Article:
10. Mar 18, 2003 #9
    This seems to be only the apparent reason for the war against Iraq.
    First of all if Saddam is actually a bad guy (in whatever way you want), Bush (and US) don't have the right to take him off, the US is supposed to be a country, not the ruler of the world that decides who should be were.
    And another thing, if Bush really wanted Saddam and his son, they could simply assasin them, there is no need to make a fuss about it and make a whole war and kill millions of innocent people for two guys !
    And lastly, it seems US is changing the reason of the war each day (depending on the new changes), so at first US wanted to invade Iraq only for the mass destuction weapons, but now that they didn't find any mass destruction weapons, they are making the war saying they want Saddam out of there.

    It is obvious that all they want is the to end a country that was once powerful, and the Iraqi Oil of course.
     
  11. Mar 18, 2003 #10
    I read the transcript of the speech. It is filled with half-truths, misrepresentations, and religious speech bordering on teh illegal.
     
  12. Mar 18, 2003 #11

    Kerrie

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    STAii...i think Bush is trying to *show* that the American Government (much different then the American People) is willing to give Saddam as much of a chance to leave peacefully as they can...assasinating a ruler of another country would not be conducive to Bush's reputation of being a *good* leader...sure it's probably possible that Saddam could be killed in an instant by our military, but i can imagine that there is a certain amount of image that goes along with this whole (planned) process...
     
  13. Mar 18, 2003 #12
    I would bet a whole lot that if they could have, they would have. We've basically said as much:
     
  14. Mar 18, 2003 #13

    Monique

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    Staii, I stand behind the first part of your message, US is supposed to be a country and not the leader of the world. Iraq has made NO threat against the US or the world when this whole thing started (or I must be having a board in front of my head). I agree that Saddam Hussein is probably closer to the devil than the saint, but there are international laws that should be followed.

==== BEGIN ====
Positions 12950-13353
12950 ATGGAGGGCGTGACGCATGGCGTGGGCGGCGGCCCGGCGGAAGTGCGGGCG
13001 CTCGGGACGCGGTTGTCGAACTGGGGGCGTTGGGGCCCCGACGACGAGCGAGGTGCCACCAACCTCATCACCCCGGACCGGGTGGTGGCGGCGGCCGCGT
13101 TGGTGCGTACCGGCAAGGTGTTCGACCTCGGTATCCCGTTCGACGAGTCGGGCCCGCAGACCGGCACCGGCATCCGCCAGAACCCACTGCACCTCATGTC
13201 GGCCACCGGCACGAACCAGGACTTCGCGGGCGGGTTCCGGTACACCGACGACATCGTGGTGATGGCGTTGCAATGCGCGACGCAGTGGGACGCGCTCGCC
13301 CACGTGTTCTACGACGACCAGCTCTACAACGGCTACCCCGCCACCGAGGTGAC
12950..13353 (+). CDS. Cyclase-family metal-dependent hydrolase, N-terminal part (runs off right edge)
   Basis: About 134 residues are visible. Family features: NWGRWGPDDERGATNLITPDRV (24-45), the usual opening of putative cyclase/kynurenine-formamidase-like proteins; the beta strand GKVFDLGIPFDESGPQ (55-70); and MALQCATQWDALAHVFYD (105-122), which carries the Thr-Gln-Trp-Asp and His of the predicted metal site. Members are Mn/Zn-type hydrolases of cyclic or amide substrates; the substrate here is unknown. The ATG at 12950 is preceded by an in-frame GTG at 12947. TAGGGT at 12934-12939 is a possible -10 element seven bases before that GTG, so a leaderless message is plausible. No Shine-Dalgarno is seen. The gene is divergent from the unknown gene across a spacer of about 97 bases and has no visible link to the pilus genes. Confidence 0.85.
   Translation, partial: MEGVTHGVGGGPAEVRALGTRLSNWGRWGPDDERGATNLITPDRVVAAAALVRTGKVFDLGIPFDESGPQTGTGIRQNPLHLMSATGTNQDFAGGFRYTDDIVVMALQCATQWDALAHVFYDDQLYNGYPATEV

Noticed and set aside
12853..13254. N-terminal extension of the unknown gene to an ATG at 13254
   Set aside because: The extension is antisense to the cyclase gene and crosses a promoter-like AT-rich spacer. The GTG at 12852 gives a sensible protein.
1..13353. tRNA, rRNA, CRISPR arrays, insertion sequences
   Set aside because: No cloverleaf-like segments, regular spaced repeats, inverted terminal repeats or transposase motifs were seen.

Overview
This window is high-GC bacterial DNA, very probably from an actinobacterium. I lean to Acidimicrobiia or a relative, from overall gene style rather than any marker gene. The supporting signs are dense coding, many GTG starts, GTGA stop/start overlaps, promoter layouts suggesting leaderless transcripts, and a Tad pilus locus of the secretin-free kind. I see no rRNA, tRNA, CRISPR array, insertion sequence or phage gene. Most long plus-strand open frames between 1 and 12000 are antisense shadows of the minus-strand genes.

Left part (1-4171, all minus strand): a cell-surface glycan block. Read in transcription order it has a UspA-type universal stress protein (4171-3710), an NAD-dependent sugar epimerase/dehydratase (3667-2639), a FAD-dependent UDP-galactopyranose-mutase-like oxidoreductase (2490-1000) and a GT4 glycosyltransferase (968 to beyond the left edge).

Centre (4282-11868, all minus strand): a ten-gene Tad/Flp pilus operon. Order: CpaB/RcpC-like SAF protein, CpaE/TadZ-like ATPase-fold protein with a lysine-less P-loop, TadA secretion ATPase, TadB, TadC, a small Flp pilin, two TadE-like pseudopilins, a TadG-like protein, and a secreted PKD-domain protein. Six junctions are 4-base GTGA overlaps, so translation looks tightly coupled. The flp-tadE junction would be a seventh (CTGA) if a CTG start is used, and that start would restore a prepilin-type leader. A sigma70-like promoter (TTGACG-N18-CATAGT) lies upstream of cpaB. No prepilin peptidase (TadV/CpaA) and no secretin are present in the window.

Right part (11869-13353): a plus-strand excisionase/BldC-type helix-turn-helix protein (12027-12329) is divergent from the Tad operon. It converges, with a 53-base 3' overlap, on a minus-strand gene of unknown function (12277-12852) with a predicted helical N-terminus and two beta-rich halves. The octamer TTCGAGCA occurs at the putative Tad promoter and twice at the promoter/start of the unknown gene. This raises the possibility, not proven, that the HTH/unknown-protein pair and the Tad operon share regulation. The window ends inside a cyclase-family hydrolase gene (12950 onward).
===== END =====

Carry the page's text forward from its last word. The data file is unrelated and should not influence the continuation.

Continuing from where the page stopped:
I just heard this on the news tonight: the sport events are not going to be canceled [quote:] we are not going to let a tiran rule our lives. [!!!?] Since when has Hussein been ruling US lives and since when has Bush been dictating Iraqi's lives? Define the word Tiran here.. it is sad.

    Bush has let himself be put into a corner, where there is no way out but forward..

    I still cannot believe that someone can actually declare a war when a leader doesn't abandon its country.. how evil he might be, it doesn't seem logical or right.
     
  15. Mar 18, 2003 #14
    I agree. In his address, Bush made some remarks to the effect "this is the 21st century and we're going to do things differently than we did in the last century." I must say, I don't like the start this century's getting off to.
     
  16. Mar 18, 2003 #15

    Tom Mattson

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    Am I the only one besides Kat who read that "man-shredding" article?
     
  17. Mar 19, 2003 #16

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  18. Mar 20, 2003 #17

    Tom Mattson

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    Maybe I missed something in the article, but what makes you think it's 12 years out of date?
     
  19. Mar 20, 2003 #18

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    Because there was no date given to the actual incident, and the only date given (2 weeks ago) was for the reception of the account. Hence, the date of the incident may be at any time from 15 years ago to a month ago. There is no reason why this source should be withheld from the news if it was recent, so I would tend to believe that it was not.